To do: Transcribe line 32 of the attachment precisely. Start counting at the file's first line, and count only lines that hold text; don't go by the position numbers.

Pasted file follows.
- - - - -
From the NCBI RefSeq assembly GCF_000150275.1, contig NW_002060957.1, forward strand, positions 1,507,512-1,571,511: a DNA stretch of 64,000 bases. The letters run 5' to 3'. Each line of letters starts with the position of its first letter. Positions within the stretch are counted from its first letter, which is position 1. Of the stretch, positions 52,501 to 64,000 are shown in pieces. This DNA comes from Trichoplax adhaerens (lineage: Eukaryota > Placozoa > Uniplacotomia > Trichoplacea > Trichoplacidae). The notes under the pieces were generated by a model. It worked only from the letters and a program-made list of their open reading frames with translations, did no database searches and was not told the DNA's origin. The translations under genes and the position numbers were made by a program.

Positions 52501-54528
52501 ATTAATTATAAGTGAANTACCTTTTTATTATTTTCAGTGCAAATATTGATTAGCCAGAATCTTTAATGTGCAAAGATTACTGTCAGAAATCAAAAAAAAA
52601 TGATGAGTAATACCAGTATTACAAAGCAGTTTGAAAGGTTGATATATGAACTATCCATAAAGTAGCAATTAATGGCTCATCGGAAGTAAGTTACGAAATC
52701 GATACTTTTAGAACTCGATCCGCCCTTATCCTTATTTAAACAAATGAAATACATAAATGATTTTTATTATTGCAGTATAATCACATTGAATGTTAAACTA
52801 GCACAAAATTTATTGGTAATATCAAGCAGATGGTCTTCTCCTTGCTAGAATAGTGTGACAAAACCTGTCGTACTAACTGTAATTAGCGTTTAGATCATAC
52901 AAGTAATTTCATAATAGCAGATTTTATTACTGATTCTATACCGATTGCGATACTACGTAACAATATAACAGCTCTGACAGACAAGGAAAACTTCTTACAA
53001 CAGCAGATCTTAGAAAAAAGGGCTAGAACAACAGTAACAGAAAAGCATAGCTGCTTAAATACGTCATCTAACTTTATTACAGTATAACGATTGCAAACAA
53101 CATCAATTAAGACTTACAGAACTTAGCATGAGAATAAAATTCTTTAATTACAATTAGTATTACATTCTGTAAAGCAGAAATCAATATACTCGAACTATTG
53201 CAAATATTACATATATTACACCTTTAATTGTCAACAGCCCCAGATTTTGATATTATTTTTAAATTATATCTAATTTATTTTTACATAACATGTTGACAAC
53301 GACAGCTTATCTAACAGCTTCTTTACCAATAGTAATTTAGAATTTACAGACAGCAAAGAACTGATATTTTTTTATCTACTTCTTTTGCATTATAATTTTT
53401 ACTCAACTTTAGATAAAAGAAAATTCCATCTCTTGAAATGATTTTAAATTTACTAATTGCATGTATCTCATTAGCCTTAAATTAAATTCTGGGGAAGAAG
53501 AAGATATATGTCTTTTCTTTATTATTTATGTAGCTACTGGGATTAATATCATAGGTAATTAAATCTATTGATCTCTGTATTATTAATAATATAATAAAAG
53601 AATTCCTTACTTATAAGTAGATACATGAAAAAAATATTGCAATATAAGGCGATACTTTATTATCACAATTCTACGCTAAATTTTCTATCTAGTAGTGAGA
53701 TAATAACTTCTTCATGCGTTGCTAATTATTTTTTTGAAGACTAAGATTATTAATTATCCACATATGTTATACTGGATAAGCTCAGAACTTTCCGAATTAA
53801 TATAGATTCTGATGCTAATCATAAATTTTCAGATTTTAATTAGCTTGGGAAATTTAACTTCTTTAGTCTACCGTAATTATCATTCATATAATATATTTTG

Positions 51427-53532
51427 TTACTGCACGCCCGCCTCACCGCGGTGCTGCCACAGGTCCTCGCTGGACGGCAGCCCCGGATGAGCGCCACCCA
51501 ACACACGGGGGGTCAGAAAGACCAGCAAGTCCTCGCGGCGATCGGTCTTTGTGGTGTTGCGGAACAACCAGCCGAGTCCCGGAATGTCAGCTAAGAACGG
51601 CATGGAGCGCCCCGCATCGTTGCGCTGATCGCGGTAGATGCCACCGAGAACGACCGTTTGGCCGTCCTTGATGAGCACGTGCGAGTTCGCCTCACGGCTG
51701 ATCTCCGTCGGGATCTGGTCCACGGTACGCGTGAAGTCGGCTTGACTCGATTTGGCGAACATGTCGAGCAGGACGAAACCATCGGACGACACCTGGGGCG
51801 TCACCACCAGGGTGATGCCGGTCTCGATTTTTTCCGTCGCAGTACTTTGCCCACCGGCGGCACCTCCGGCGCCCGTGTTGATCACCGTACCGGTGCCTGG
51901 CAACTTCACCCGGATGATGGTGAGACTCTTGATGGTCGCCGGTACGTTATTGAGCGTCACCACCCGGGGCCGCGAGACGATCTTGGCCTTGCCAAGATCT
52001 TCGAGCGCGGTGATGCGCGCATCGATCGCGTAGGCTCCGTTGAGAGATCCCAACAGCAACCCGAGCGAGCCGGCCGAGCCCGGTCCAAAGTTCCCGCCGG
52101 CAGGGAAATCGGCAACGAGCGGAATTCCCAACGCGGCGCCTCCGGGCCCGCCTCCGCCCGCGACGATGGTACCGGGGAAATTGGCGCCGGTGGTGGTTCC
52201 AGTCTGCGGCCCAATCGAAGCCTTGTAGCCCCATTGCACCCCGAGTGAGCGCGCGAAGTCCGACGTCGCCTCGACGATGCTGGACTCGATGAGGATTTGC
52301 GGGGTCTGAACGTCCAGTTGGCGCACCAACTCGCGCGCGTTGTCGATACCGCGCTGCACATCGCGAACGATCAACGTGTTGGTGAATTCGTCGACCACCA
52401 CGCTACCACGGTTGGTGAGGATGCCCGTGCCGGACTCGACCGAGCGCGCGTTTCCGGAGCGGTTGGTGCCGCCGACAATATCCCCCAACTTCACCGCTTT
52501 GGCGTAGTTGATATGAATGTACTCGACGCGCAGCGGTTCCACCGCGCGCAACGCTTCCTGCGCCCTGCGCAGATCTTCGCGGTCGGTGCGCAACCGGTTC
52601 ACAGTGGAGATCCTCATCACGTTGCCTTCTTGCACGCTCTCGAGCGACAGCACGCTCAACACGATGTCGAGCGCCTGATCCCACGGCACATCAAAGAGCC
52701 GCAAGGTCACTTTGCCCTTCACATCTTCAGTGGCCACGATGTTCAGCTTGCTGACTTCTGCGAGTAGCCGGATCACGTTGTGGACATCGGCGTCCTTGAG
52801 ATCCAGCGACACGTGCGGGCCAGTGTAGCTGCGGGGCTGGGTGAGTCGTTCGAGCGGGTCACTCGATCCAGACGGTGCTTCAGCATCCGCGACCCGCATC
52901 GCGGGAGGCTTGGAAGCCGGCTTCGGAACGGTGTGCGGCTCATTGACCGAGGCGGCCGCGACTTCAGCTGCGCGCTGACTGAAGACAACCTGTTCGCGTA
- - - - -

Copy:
52801 ATCCAGCGACACGTGCGGGCCAGTGTAGCTGCGGGGCTGGGTGAGTCGTTCGAGCGGGTCACTCGATCCAGACGGTGCTTCAGCATCCGCGACCCGCATC